Skip to main content

Opposition MP joins other lawmakers in Turkish prison

Republican People’s Party member Enis Berberoglu has joined several other imprisoned lawmakers, convicted of revealing state secrets surrounding the MIT truck scandal of 2014.
Enis Berberoglu, a lawmaker from the main opposition Republican People's Party (CHP), arrives at the Justice Palace, the Caglayan courthouse, to attend a trial in Istanbul, Turkey March 1, 2017. Picture taken March 1, 2017. REUTERS/Murad Sezer - RTS171YV

A prominent opposition member of parliament was sentenced to 25 years in prison by a Turkish court today, part of a widening crackdown by Turkey’s Justice and Development Party (AKP) government against its critics.

Enis Berberoglu, a member of the pro-secular Republican People’s Party (CHP), was convicted of revealing state secrets. The veteran journalist who ran Hurriyet, the country’s most influential newspaper, before running for parliament was accused of having leaked footage shot in January 2014 of trucks operated by Turkey’s national spy agency, MIT, that were laden with weapons.

Turkey's judges are taking orders directly from the presidential palace, said CHP leader Kemal Kilicdaroglu after an emergency meeting of his executive board.

The arms were allegedly destined for jihadi groups in Syria. It is an open secret that since the start of the Syrian conflict in 2011, Turkey was for many years the main conduit for weapons flowing to opposition rebels, including jihadis, seeking to overthrow President Bashar al-Assad.

In March 2013, The New York Times reported that with the help of the CIA, Arab governments and Turkey had "sharply increased their military aid to Syria's opposition fighters." Quoting US and other officials, the report noted, "The Turkish government has had oversight over much of the program, down to affixing transponders to trucks ferrying the military goods through Turkey so it might monitor shipments as they move by land into Syria." The bulk of such deliveries originated from Esenboga airport in Ankara. The southern Mediterranean port of Mersin was the main hub for arms shipments to the rebels from Libya.

The truck scandal erupted when prosecutors in the southern province of Adana sought to stop and search the vehicles, only to be obstructed by a separate set of Turkish officials who arrived at the scene. Cumhuriyet suggested that the arms were destined for the Islamic State, though the paper was unable to substantiate the allegation.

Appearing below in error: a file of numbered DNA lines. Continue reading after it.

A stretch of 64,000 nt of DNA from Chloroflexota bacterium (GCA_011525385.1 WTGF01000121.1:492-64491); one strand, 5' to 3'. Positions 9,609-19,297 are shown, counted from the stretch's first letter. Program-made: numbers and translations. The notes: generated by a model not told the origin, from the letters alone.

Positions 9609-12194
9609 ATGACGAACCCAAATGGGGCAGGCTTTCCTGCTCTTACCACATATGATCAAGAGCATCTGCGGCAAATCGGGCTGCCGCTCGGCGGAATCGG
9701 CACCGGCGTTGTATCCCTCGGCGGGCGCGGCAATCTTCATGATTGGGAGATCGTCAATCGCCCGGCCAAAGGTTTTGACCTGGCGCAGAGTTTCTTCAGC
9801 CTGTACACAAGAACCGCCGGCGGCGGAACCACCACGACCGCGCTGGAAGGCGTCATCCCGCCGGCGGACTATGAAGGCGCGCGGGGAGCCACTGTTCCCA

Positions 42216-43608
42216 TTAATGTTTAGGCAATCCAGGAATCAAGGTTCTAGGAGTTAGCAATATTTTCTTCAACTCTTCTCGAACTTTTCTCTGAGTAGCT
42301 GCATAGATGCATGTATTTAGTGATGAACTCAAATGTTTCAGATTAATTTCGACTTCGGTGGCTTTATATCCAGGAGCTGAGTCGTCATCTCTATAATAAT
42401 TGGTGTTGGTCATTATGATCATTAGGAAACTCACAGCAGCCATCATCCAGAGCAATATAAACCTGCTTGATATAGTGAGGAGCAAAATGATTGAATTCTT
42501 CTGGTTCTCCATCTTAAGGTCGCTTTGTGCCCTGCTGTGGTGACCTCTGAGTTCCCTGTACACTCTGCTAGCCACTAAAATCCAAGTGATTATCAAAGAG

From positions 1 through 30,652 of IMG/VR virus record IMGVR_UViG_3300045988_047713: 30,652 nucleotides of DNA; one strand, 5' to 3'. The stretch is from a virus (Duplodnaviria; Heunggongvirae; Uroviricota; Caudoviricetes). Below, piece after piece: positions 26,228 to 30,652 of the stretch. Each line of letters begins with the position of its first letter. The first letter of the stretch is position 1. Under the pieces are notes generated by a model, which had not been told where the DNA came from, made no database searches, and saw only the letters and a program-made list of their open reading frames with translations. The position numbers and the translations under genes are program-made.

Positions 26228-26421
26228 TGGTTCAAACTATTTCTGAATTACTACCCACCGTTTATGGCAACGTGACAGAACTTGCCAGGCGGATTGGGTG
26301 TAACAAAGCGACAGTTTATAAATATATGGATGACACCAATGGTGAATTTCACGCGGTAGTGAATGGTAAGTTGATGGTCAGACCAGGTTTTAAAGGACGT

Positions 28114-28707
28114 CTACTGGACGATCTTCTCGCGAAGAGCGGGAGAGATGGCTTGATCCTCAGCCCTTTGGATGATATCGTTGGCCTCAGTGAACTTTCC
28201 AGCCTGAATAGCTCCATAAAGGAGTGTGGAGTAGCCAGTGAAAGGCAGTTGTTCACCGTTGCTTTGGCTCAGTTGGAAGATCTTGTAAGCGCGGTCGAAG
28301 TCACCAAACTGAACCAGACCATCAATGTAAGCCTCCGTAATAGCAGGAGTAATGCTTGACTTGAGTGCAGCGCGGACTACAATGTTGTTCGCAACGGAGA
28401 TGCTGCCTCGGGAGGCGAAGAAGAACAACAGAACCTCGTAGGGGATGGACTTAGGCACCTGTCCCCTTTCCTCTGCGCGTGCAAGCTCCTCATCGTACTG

Commenting on the verdict before being hauled off by security guards, Berberoglu said, “This decision is intended as a message of warning to the Turkish public.” CHP parliamentary whip Engin Altay took a harsher tone. “The case that was adjudicated today is one that provides the basis for [Turkish President] Recep Tayyip Erdogan to face prosecution as a war criminal in an international court,” he said.

Berberoglu, the first CHP deputy to be imprisoned under 15 years of AKP rule, will join a dozen or so imprisoned lawmakers (their numbers keep changing at a dizzying pace) from the largest pro-Kurdish bloc, the People’s Democratic Party (HDP). The Kurdish inmates include HDP Co-chair Selahattin Demirtas, who faces an array of thinly supported terror charges.

The story, which first ran in opposition newspaper Aydinlik before Cumhuriyet picked it up, provoked a furor.

Erdogan, who was prime minister at the time, insisted that the trucks were carrying aid to ethnic Turkmens in Syria. He accused Cumhuriyet of engaging in espionage and blamed allies of Fethullah Gulen, the Pennsylvania-based Sunni cleric who is also accused of masterminding last year’s failed putsch, of staging the affair. Cumhuriyet Editor-in-Chief Can Dundar would “pay a heavy price” for his actions, Erdogan warned.

A cover-up ensued. Prosecutors involved in the case were dismissed and charges brought against Dundar and fellow editor Erdem Gul. The pair, who did prison time, were convicted in May 2016 of publishing state secrets. Prosecutors are seeking an additional 10 years in prison for the two editors.

Dundar, who faces separate charges of terrorist propaganda, is now living in exile in Germany. Berberoglu was also prosecuted for providing video footage of the attempted truck search to Cumhuriyet.

In May 2016, the parliament approved a bill spearheaded by the AKP to strip the immunity of lawmakers facing trial. Some 20 CHP members are believed to have supported the measures, which helped pave the way for Berberoglu’s prosecution. The CHP is facing mounting criticism for its ineffectual opposition to Erdogan. Some go as far as to accuse the party founded by founder of the republic Kemal Ataturk of propping him up by continuing to sit in the parliament.

More from Amberin Zaman

Recommended Articles